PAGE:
Finishing sentences

I have been reading G. K. C.’s autobiography, and here and there having flashes of fellow-feeling where I least expected them. It is common enough with me to feel that I understand something that Chesterton understands, but an entire surprise to find that one of those things, even in small part, should be William Butler Yeats.

Here one master of English rhetoric remarks upon another, with, I believe, exquisite and approving justice:

I can still remember old Yeats, that graceful greybeard, saying in an offhand way about the South African War, ‘Mr. Joseph Chamberlain has the character, as he has the face, of the shrewish woman who ruins her husband by her extravagance; and Lord Salisbury has the character, as he has the face, of the man who is so ruined.’ That style, or swift construction of a complicated sentence, was the sign of a lucidity now largely lost. You will find it in the most spontaneous explosions of Dr. Johnson. Since then some muddled notion has arisen that talking in that complete style is artificial; merely because the man knows what he means and means to say it. I know not from what nonsense world the notion first came; that there is some connection between being sincere and being semi-articulate. But it seems to be a notion that a man must mean what he says, because he breaks down even in trying to say it; or that he must be a marvel of power and decision, because he discovers in the middle of a sentence that he does not know what he was going to say. Hence the conversation of current comedy; and the pathetic belief that talk may be endless, so long as no statement is allowed to come to an end.

—G. K. Chesterton, Autobiography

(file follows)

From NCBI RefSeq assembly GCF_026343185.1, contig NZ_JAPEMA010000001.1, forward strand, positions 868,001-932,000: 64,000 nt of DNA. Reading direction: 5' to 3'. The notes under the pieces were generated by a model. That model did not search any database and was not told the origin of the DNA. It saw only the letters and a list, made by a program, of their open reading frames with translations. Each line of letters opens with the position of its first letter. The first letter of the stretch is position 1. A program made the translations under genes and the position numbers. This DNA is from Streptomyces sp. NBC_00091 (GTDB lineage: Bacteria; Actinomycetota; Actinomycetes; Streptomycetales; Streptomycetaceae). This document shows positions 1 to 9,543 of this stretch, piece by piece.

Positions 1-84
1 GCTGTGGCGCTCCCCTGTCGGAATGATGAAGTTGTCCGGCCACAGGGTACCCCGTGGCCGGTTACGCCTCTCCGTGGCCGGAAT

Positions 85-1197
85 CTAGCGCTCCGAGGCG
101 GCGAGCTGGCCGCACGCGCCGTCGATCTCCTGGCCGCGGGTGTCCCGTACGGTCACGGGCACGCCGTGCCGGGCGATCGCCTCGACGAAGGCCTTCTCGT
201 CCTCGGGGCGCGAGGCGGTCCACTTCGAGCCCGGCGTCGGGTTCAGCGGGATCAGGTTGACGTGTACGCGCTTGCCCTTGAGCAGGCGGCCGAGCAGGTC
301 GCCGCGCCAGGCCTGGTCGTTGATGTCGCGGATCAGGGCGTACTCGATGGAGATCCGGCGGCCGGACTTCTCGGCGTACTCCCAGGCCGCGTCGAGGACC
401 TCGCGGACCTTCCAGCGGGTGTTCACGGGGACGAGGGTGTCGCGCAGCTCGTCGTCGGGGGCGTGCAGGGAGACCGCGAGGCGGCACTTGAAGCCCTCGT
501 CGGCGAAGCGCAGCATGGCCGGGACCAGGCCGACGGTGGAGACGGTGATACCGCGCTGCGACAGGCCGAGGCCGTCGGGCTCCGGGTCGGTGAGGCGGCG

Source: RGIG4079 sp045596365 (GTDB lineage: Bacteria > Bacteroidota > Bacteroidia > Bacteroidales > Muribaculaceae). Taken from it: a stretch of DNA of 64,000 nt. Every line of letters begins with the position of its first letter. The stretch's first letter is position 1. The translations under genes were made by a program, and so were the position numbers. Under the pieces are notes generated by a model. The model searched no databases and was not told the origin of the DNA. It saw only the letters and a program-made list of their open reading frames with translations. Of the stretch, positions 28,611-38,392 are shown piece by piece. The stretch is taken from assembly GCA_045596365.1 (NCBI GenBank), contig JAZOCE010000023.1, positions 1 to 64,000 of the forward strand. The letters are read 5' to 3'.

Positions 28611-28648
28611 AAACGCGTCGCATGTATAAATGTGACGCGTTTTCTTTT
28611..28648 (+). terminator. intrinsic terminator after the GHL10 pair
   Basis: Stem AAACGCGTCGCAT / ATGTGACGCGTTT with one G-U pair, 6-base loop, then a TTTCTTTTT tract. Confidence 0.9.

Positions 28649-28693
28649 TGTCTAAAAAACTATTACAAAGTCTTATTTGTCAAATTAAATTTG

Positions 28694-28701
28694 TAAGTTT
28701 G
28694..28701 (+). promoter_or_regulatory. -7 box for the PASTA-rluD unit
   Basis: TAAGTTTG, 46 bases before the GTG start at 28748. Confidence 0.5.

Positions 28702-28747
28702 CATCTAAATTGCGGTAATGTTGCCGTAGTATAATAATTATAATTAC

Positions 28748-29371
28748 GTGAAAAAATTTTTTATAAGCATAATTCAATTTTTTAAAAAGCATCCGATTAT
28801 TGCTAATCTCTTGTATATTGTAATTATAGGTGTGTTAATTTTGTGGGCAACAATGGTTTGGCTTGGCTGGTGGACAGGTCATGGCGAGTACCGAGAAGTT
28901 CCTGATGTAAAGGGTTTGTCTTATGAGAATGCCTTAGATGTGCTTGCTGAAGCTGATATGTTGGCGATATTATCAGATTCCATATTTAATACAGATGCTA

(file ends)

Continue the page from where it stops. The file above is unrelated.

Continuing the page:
1. I remember reading, from the Nun Study, about nuns who developed Alzheimer’s Disease and those who didn’t.

    IIRC, the nuns who as postulants wrote complex sentences and complex ideas in their required writing, even as young girls committing to a life in the convent, were far more likely to NOT get dementia when they were old, versus the young ladies with the simple writing style and content.

    If that’s even remotely true of civilians, I have it made.

    And I wonder if watching someone’s writing (for which there has to BE abundant writing to watch) is a way to measure when they are losing it, and go for early intervention. You cannot fake writing: if you can’t organize your thinking (my brain on some mornings), you can’t get out anything coherent to the page. Complex, yes – I think I may have written a few blog posts in that category when I felt the urge to write, but couldn’t get the words to cooperate – but not coherent.

    Something to think about.

    I love the quote you picked. ‘he discovers in the middle of a sentence that he does not know what he was going to say’ is priceless observation. But conversation, with its natural wanderings, is not the test: writing is. And the ability and willingness to edit it into shape afterward. And Chesterton didn’t even have to use big words.

    • If conversation is not the test, it is chiefly because it is too difficult a test. Johnson and Yeats, as Chesterton observes, were two men who could pass that test in conversation; and they were pre-eminently able to pass it in writing, too.